U.S. REPRESENTATIVE DUNCAN HUNTER, (R-CA): People now understand, if you want to get into the United States illegally, you no longer come through L.A. International Airport. You come across the land border between Mexico and the United States. So there's a dimension of homeland security that's concerned about terrorism that needs to be focused on this. And this no longer is simply an immigration issue. It's a security issue.


BLITZER: How worried are you, Mr. Mayor, that terrorists will come into the United States from Mexico along the border with California?

VILLARAIGOSA: I'm more worried about terrorists exposing our ports and our airports. And this is a Congress that spent a lot of time about Dubai and all of that, and has failed to give us the resources we need here in Los Angeles and across the country to protect our ports and our airports. They do a lot of talking. They like demagoguing on these issues. And then they don't provide you with the money that you need, as first responders.

I'm the mayor of Los Angeles, and I have a responsibility. I just don't talk about this issue of homeland security. I have the responsibilities the leader of the city to provide the resources, to protect the citizenry. And the federal government has failed. And the Congress has failed. What they do is spend a lot of time on that kind of rhetoric and then not give us the resources we need to protect our cities.

BLITZER: One of the key issues you're dealing with here is education in Los Angeles. And I think it's fair to say, you will acknowledge this city's education system has failed. You recently issued a document, you pointed out that 81 percent of the middle- school students here in L.A. attend failing schools. Eighth graders in L.A. lag two years behind their peers in New York City.

A Harvard University study found that nearly half of the African American and Latino students failed to graduate in four years. You want to revolutionize the education system here and take control from the Board of Education, which is running into a lot of opposition. But you feel strongly on this.

VILLARAIGOSA: Actually, I think this issue of education in our urban schools across the nation, not just here in Los Angeles, is a national security issue. When you look at the fact that too many of our kids can't read and write when they graduate, they can't pass a high-school exit exam that tests you at the eighth-grade level, half of our kids are dropping out, there's no accountability in our schools, we're $27 million under-funded in the Leave No Child Behind Act, 44th in per-pupil spending here in Los Angeles, once again, it's another case of the lack of accountability and responsibility. A lot of talk about what we can and should do. And not enough doing. And so what I've said is, like New York, Chicago, Boston, and Cleveland, the mayor needs to ultimately oversee our public schools so that we can reduce...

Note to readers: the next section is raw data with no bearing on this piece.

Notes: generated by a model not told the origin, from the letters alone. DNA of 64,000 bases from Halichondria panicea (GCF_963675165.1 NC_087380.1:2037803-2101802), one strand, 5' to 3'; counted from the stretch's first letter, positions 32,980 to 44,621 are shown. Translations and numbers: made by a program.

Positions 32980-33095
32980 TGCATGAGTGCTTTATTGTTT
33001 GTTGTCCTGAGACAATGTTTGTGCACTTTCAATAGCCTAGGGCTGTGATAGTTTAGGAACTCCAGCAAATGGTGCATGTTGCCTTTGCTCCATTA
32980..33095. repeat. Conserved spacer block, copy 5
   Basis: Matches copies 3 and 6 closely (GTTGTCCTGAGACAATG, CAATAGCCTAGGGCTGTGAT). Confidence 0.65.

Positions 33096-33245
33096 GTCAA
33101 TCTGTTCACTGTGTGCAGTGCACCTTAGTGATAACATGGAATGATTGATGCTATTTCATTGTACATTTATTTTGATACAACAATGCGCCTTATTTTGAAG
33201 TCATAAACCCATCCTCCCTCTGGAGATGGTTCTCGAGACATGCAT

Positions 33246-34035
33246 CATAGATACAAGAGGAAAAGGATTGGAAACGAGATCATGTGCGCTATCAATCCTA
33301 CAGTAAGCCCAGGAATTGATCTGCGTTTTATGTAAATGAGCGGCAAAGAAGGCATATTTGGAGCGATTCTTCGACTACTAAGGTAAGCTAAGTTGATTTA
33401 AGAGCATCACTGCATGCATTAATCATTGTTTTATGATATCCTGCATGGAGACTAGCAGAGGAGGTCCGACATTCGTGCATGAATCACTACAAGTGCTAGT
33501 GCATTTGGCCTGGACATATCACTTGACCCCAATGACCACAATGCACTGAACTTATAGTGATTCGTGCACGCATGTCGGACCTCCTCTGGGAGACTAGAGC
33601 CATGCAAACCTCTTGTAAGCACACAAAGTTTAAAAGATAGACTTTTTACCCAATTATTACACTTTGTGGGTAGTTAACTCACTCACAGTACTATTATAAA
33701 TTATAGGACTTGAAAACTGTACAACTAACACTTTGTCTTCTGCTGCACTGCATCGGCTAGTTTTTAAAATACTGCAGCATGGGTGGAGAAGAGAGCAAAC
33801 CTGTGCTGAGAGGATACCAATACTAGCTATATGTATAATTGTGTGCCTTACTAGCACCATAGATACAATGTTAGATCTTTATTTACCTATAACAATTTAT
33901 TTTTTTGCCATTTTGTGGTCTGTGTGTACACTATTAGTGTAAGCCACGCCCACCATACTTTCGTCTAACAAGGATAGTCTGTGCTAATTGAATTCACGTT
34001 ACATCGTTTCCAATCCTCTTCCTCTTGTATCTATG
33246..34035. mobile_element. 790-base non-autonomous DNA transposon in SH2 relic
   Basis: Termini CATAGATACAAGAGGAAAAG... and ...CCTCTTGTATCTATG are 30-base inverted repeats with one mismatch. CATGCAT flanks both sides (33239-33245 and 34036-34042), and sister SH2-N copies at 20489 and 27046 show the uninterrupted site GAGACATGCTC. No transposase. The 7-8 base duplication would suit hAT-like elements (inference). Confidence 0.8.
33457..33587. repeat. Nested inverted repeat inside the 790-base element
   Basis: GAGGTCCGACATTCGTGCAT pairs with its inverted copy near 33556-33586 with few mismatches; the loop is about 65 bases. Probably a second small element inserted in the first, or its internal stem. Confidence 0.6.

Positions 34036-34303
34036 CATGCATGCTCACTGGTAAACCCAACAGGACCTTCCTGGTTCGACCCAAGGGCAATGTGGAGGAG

BLITZER: Who is fighting you on this?

VILLARAIGOSA: Well, primarily, a group of stakeholders. Right now, it's the teacher's union, even though I've been very, very supportive of the fact we need to empower teachers, empower parents. I want to see parent compacts, student accountability, in terms of uniforms, in terms of more discipline in our schools. We want to give teacher training, focus on principals getting more collaborative in their decisionmaking. Decisions made at the local school site...

BLITZER: Governor Schwarzenegger supports you on this?

VILLARAIGOSA: He is supportive, and so is the leader of the California state assembly, Fabian Nunez, the speaker. And the pro tem.

BLITZER: A lot of people are pointing to this alliance, if you will, this odd couple, Mayor Antonio Villaraigosa and Arnold Schwarzenegger, the governor. What's the story here? Are the two of you political allies right now? Because he's facing a tough re- election. A lot of Democrats would like to become -- would like to see a Democrat take charge.

VILLARAIGOSA: Well, look, I am a Democrat. But I also have a responsibility as the mayor of this city to work with the governor, whoever that is. Just as I have to work with the president of the United States, who's been duly elected. I don't have to have voted for that person. I do have to work with him. Both of us agree the situation around the schools is something that we need to get a handle of -- on, rather. It's unacceptable that the schools aren't working in the way that they should.

We think we can work together on that. We also worked very closely together on the infrastructure bond to provide more money for goods and transportation, for goods movement, for the infrastructure needs of Los Angeles and the state, so...

BLITZER: Are you going to vote for Arnold Schwarzenegger?

VILLARAIGOSA: Well, we're going to work with him all the way to the election?

BLITZER: Well, you're leaving open the door. You might vote for him.

VILLARAIGOSA: No. I'm a Democrat, and the governor knows that I support whoever the Democratic nominee is going to be. But right now, I'm going to focus on the work that he and I can do together. He's a good man. We've been able to develop a good friendship. That benefits the city of Los Angeles and the state of California. BLITZER: Well, you've got a tough agenda out here, tough problems. Mr. Mayor, thanks for the hospitality. Thanks for coming in this Memorial Day weekend.